Religion in Early Anaheim
“The Spanish always built a church first and then erected a school, whereas the Anaheim colonists established a school first and then built a brewery.” — J.M. Guinn
In his 1968 book, When Anaheim was 21, historian Leo Friis has a chapter entitled, “The Freethinker Myth.” “No church was established in Anaheim until a decade after its settlement,” he writes. “This fact has given rise to a persistent myth that the original colonists were ‘freethinkers’ whose leaders had passed a law prohibiting churches. Nothing could be further from the truth.”
Most of the early settlers, he goes on to explain, were raised as German-speaking Lutherans, and in the early days there simply weren’t any German-speaking Lutheran ministers available in the area. What’s more, he notes, Protestant ministers in general were very scarce in the Southern California of the 1850s and ‘60s.
But then he weakens his own argument by adding:
In addition to the unavailability of Protestant ministers, no doubt there was an indifference to church attendance even before the colonists came to Anaheim. Some of them had been sympathetic to the German Revolution of 1848 and it is probable that they had ceased attending religious services in Germany where the Lutheran Church was state controlled. Others had gotten out of the habit of regularly going to church after they came to California, a not unusual circumstance even today. It should be pointed out that a non-church goer is not necessarily an atheist nor an agnostic.
“A thorough search of the minutes of the local city council fails to show that any ordinance was ever passed, or even proposed,” he concludes, “prohibiting houses of worship in Anaheim. Such an ordinance would be, of course, unconstitutional.”
Dr. Friis seems a little defensive on the whole point, which suggests it might be worth examining a little further.
It seems clear that Anaheim was not a very “churchy” town in its early days. A decade after the first colonists arrived, there were only two congregations in town, and one small church building used by the Catholics. This inspired some rather pointed comments from both locals and outsiders. Early in 1872, one resident wrote to the local paper, bragging of the town’s “many natural advantages in climate and soil,” its fine homes, and its “industry and thrift...”
And yet there are some other things (which we could name) that will stand out like the “double flaming sword” that was placed at the entrance of the Garden of Paradise, and will be as successful in preventing the settlement of the better class of people in Anaheim if they are not obviated. It is the practice of almost all travelers, especially those who have enjoyed the sanctity of the Sabbath and the ministrations of the gospel, to judge the moral status of any people by the character of their schools and churches. The entire absence of church spires and the sounds of church bells, always omens badly for the morals of any community.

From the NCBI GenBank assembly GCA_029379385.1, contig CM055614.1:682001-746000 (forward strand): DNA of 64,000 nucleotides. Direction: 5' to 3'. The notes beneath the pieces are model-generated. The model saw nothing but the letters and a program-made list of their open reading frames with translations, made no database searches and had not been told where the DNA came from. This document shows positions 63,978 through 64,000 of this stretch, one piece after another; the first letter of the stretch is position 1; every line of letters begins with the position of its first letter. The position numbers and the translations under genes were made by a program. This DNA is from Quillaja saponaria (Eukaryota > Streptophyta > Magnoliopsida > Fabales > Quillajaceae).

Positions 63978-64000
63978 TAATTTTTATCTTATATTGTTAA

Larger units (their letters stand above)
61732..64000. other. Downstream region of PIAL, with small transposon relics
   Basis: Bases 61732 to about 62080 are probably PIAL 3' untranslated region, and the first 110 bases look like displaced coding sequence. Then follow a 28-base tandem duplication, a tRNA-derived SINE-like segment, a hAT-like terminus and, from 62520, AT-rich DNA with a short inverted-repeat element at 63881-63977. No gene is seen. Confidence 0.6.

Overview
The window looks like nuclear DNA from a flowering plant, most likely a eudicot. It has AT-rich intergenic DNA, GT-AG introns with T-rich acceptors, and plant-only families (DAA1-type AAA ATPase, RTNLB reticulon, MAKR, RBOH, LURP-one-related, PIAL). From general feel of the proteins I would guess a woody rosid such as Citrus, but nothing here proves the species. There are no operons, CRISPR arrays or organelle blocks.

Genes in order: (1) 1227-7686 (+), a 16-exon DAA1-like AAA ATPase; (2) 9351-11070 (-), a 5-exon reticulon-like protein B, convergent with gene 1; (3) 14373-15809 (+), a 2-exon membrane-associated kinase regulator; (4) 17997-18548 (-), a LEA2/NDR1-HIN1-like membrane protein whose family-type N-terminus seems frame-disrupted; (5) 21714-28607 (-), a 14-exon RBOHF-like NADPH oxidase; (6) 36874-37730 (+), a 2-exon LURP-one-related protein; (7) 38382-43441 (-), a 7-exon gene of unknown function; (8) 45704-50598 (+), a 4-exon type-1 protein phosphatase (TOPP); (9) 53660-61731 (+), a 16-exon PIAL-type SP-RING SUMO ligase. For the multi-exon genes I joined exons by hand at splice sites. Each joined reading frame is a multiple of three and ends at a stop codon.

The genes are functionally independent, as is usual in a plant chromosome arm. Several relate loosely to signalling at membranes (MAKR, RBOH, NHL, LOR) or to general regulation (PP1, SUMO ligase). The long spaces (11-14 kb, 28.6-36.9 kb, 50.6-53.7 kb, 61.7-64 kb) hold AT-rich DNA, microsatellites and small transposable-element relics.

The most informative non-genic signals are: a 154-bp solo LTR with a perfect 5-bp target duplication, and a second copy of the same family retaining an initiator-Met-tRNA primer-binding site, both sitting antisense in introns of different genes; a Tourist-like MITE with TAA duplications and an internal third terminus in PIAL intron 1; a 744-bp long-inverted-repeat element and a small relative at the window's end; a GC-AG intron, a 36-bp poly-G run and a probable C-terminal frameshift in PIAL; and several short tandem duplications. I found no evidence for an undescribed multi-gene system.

In a second letter, the same writer called on residents “to have the Sabbath observed, and all the business houses closed on that day, and a disposition created to give attention to the public worship of God,” for he was in fear of “the evils which sooner or later will curse the city of Anaheim or any other city that will attempt to ignore God’s command in reference to the Sabbath.”
The idea that a respectable church building was – if nothing else – good for business (so to speak) is picked up again in an editorial a month later:
Every well regulated town should have a church and a school house. There should be public places both for the education of youth and the worship of God. Anaheim has the former – the latter she still lacks. The Catholics, it is true, have a small, dingy looking house in which they worship, but it is not such an edifice as we would like to show to a stranger as a specimen of our liberality. The Protestants have no church at all. They formerly met in the school house by permission of the Trustees. That proving inconvenient, badly seated and badly ventilated, the congregation have sought relief by renting a public hall. This is better, but still it is not as it should be. A place of the size, wealth and age of Anaheim should have at least one good church building, which should afford a convenient place of public worship, and be an architectural ornament to the town. We need such a building. Its value in a moral point of view is incalculable. As a business investment it would be worth more than it would cost. People have already passed by us and gone elsewhere, who would have settled here had there been a church. We have fine hotels, large and well conducted stores, and good residences – but no church. Strangers notice these things and form therefrom conclusions unfavorable to us. A vigorous effort is now being made to secure the support necessary for the erection of such a building as will be an ornament to our beautiful town. A considerable amount is already subscribed, but a large sum is still needed. A building lot too is wanted. It is desired to place the church in a central location, where it will be conveniently accessible to the greatest number of people. Come up, all who own property in Anaheim, and encourage this project by such substantial assistance as shall assure the erection of the building at an early day.